Skip to Main Content
Common Tread

How to get your motorcycle permit and license

May 09, 2021

Want a motorcycle learner’s permit or license? Not sure where to start? You’ve come to the right place. We’ll cover all the basics to get you riding on two wheels in no time.

Every rider starts somewhere. Luckily for you, it isn’t difficult to earn a motorcycle permit or license and start riding, even if you’re totally new to motorcycling. All you need to succeed is basic preparation, a few key pieces of protective gear, a willingness to learn, and some common sense. 

Note: This article is intended for motorcyclists in the United States, although the general guidance and suggestions here can be helpful in other places. If you don’t live in the United States, your motorcycle license structure may be tiered, with different tests and restrictions as you advance. 

It’s beyond the scope of this article to cover specific laws in every state, so your very first step should be a visit to the motorcycle section of your Department of Motor Vehicles (DMV) website. This article is meant to help you through the process with some best practices and general advice, but you should always refer to your state’s specific regulations as you work to earn your permit or license.

What if I really don’t know anything about riding a motorcycle?

Don’t worry, each state offers rider education before testing. These programs start from square one, adding new skills and information as you progress. You're probably ready to start if you can ride a bicycle.

What if I already know how to ride? Can I skip the safety course and just take my test?

Sure. If you feel ready, you can schedule a test to demonstrate your skills and earn a license. You may be required to pass the permit's written test before your skills test.

Do I need a learner’s permit or a license to ride a motorcycle on the street?

Legally, you definitely do, but there are some license-free riding opportunities if you stay off-road. Dirt bikes are fantastic tools for learning to ride. In fact, countless motorcyclists get their first tastes of riding far away from pavement. You’ll be surprised at what you can learn with an afternoon, a little dirt bike, and a wide field or trail.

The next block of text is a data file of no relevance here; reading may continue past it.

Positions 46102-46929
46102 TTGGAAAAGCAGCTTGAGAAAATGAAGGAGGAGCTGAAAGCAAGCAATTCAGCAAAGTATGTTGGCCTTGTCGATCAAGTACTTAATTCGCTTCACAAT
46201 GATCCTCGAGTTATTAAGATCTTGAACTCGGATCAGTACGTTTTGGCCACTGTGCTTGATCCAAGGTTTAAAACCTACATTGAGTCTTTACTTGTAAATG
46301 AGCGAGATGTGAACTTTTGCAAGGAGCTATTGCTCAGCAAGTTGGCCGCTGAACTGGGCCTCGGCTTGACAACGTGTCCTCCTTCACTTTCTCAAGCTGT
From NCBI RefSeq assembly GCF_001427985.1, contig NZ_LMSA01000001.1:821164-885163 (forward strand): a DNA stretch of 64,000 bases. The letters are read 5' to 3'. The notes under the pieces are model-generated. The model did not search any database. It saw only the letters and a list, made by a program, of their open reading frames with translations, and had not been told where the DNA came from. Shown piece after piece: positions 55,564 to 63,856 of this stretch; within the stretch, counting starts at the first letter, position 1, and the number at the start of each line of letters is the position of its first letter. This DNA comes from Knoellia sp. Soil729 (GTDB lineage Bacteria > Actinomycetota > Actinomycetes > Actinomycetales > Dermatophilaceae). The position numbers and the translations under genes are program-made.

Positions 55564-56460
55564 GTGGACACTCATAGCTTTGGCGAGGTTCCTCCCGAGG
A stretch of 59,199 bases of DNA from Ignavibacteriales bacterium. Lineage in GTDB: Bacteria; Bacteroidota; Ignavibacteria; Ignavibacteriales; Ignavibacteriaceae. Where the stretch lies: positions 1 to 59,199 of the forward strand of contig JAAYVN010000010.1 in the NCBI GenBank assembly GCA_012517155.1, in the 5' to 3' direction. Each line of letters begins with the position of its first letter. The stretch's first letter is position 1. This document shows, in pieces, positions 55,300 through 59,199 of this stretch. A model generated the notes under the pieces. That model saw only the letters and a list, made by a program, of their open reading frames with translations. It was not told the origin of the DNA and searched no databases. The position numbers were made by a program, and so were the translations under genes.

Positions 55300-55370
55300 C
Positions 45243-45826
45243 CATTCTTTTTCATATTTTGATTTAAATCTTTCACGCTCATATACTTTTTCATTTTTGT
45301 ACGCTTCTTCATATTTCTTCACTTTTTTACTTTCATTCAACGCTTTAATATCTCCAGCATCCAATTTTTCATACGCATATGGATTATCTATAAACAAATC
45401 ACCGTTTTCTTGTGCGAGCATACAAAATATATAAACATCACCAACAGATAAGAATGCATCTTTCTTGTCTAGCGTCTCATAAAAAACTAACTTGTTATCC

Learning to ride
You don't need a license to learn off-road. Mostafa Rezaee photo.

Your local motorcycle track may be another way to ride without a permit or license, though you'll need to know how to ride a motorcycle proficiently before you go. Most tracks do not require a motorcycle endorsement to enter. Give the track’s organizers a call to make sure you’re in the clear if you aren't sure.

It’s worth noting that small motorcycles and scooters under 50 cc can be operated on the road with just a basic driver’s license in some states. No motorcycle permit or license needed! Others require a restricted motorcycle license.

How do I get a motorcycle permit?

A permit is a limited form of motorcycle endorsement from your state’s DMV. (If you had a permit before getting your basic driver’s license, this is pretty similar.) You’ll study your state’s rules for riding, take a short written test, and if you pass, you can legally ride a motorcycle on the street with some limitations. Those limitations vary from state to state, although they may restrict your ability to carry passengers, ride at night, or ride on freeways. Minimum age for a permit is usually 15 and a half or 16 years old and younger riders may be required to log a number of hours while under the supervision of licensed riders before getting licenses of their own.

Permits typically have expiration dates, so be smart about when you get it. It’d be a shame for your permit to expire mid-season or right before your license test. Your state should offer a state motorcycle handbook to help you prepare. All the information you need to earn your permit is in that handbook. You can even take practice tests online to make sure you’re ready.

How do I get a motorcycle license?

A motorcycle license means full riding privileges. There are two common paths to getting your license. First, you can schedule a skills test through your state’s DMV. You’ll be asked to ride a short course to earn the evaluator’s approval. They need to see that you can handle a motorcycle safely, so make sure you can command your motorcycle with confidence. You should be able to find private training courses to help you prepare for the state test if you’d like. Keep in mind that you'll need a motorcycle with current registration, insurance, and inspection (if applicable) to pass a state test, so this can be a difficult option if you don’t have a motorcycle. Here's a video of South Carolina's motorcycle license test.

The other option is getting your license through an approved motorcycle safety course. Successful completion waives the license test requirement. These courses are especially appealing for those who don’t own motorcycles, as the courses provide learner-friendly bikes for you to use. You’ll spend a couple sessions in the classroom, then head out to the range for hands-on instruction.

Motorcycle license class
Coaches guide students through the basics of riding using a training range, painted lines, and lots of cones. Sergio Herrera photo.